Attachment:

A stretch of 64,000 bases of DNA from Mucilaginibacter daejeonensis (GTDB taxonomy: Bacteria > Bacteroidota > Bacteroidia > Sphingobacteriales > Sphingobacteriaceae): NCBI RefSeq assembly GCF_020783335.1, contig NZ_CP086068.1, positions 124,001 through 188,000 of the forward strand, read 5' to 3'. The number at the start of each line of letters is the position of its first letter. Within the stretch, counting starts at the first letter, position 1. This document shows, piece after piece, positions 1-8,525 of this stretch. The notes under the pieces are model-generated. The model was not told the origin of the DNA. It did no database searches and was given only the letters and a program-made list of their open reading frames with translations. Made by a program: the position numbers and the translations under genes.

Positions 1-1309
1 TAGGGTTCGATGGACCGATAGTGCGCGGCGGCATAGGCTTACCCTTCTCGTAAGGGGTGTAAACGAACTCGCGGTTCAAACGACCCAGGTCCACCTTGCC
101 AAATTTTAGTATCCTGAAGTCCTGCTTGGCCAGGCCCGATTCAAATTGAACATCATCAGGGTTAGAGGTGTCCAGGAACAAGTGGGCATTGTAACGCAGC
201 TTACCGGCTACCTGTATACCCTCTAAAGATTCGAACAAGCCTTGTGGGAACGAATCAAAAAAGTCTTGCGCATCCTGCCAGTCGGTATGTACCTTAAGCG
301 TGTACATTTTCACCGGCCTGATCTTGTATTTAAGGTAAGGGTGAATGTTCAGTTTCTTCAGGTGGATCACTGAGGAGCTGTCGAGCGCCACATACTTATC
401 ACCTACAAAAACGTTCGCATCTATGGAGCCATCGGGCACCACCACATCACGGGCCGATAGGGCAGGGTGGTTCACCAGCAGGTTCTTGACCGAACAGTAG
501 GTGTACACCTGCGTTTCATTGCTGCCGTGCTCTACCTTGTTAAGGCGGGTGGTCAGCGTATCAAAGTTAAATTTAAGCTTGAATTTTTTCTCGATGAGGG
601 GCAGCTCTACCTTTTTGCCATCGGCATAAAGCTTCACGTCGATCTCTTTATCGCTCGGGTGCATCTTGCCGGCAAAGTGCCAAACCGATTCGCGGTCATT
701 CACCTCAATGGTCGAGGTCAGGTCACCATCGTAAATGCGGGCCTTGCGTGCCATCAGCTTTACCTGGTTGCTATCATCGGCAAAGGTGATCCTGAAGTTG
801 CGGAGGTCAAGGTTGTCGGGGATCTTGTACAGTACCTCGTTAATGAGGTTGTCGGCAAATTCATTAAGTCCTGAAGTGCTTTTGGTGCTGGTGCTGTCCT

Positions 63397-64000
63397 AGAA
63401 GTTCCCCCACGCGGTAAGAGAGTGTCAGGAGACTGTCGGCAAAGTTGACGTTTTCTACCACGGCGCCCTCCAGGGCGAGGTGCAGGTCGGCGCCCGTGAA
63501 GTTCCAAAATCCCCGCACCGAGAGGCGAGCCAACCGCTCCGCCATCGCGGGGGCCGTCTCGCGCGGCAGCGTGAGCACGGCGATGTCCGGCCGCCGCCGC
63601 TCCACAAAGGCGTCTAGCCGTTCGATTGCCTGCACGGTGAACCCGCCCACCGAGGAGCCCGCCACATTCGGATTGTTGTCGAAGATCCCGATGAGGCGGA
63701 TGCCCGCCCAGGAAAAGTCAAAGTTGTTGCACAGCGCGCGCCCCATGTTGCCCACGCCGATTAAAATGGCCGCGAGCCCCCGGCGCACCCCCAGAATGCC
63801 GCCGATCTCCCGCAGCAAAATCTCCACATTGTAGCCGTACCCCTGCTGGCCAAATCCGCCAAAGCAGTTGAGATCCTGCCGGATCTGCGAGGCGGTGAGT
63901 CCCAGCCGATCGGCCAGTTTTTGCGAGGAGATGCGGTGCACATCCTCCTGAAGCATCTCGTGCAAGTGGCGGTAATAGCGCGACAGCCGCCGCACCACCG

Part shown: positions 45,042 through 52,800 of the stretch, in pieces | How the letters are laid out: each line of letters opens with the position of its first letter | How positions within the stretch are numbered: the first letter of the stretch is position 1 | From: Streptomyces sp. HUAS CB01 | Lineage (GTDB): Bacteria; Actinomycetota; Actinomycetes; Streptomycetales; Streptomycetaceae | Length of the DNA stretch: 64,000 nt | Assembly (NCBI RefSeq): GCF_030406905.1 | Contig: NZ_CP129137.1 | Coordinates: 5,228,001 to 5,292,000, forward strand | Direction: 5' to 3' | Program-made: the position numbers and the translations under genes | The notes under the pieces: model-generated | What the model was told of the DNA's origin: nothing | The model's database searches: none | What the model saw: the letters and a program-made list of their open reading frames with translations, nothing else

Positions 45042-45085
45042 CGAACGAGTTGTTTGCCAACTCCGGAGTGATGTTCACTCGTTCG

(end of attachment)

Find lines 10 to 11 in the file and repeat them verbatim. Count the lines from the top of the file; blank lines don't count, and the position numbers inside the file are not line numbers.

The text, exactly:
701 CACCTCAATGGTCGAGGTCAGGTCACCATCGTAAATGCGGGCCTTGCGTGCCATCAGCTTTACCTGGTTGCTATCATCGGCAAAGGTGATCCTGAAGTTG
801 CGGAGGTCAAGGTTGTCGGGGATCTTGTACAGTACCTCGTTAATGAGGTTGTCGGCAAATTCATTAAGTCCTGAAGTGCTTTTGGTGCTGGTGCTGTCCT